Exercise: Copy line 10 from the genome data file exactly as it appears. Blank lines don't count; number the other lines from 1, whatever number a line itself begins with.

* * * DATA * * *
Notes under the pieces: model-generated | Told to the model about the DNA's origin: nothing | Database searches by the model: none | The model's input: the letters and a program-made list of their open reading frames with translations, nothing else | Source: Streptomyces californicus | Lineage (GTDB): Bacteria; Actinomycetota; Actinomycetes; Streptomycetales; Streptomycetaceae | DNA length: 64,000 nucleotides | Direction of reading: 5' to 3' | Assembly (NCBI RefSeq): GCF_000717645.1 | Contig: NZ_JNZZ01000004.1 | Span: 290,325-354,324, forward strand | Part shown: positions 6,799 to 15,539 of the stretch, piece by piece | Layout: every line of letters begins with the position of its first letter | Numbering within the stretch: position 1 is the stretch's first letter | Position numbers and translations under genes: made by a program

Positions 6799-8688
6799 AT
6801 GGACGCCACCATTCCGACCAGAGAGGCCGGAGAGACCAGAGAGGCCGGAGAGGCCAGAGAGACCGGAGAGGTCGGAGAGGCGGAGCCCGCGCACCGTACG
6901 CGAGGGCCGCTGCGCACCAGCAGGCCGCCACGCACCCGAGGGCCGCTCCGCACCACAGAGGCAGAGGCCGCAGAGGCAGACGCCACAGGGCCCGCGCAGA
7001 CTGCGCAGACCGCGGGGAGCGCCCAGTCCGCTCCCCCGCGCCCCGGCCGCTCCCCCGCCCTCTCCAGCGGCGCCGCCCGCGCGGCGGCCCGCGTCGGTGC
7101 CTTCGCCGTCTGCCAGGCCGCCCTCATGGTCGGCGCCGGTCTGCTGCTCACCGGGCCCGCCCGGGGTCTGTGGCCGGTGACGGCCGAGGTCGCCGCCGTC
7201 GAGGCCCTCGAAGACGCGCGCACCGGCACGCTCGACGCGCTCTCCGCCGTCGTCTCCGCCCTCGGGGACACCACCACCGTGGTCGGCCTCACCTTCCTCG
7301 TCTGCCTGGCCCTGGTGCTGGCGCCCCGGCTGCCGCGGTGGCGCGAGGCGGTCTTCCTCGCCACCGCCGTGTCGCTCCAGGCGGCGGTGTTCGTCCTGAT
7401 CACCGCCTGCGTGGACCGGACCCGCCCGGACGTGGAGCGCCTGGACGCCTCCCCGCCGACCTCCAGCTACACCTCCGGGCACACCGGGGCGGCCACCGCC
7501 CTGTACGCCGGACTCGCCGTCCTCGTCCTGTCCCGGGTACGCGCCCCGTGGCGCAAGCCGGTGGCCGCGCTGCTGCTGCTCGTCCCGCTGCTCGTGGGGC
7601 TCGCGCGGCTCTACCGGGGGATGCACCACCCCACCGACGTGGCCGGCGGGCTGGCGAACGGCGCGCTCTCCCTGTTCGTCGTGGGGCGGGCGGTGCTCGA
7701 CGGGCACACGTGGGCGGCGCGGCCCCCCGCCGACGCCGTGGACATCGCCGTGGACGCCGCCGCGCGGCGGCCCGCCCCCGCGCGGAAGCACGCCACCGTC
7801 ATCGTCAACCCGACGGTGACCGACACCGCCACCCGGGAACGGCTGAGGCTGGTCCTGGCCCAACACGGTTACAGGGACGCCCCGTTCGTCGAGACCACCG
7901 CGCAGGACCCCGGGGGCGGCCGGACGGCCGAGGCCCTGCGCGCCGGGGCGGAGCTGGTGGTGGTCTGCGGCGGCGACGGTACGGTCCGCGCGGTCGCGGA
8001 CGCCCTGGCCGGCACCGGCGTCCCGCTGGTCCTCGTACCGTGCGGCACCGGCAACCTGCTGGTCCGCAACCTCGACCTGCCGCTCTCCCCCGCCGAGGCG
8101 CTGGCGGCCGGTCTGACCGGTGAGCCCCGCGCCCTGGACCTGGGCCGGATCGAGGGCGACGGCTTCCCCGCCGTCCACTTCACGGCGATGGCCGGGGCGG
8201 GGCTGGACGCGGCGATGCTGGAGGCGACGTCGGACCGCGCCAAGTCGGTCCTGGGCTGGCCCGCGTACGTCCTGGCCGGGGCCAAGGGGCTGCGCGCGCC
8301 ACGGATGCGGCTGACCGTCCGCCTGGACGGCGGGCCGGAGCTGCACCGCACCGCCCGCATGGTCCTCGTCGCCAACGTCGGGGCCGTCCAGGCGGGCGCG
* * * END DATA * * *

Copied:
7401 CACCGCCTGCGTGGACCGGACCCGCCCGGACGTGGAGCGCCTGGACGCCTCCCCGCCGACCTCCAGCTACACCTCCGGGCACACCGGGGCGGCCACCGCC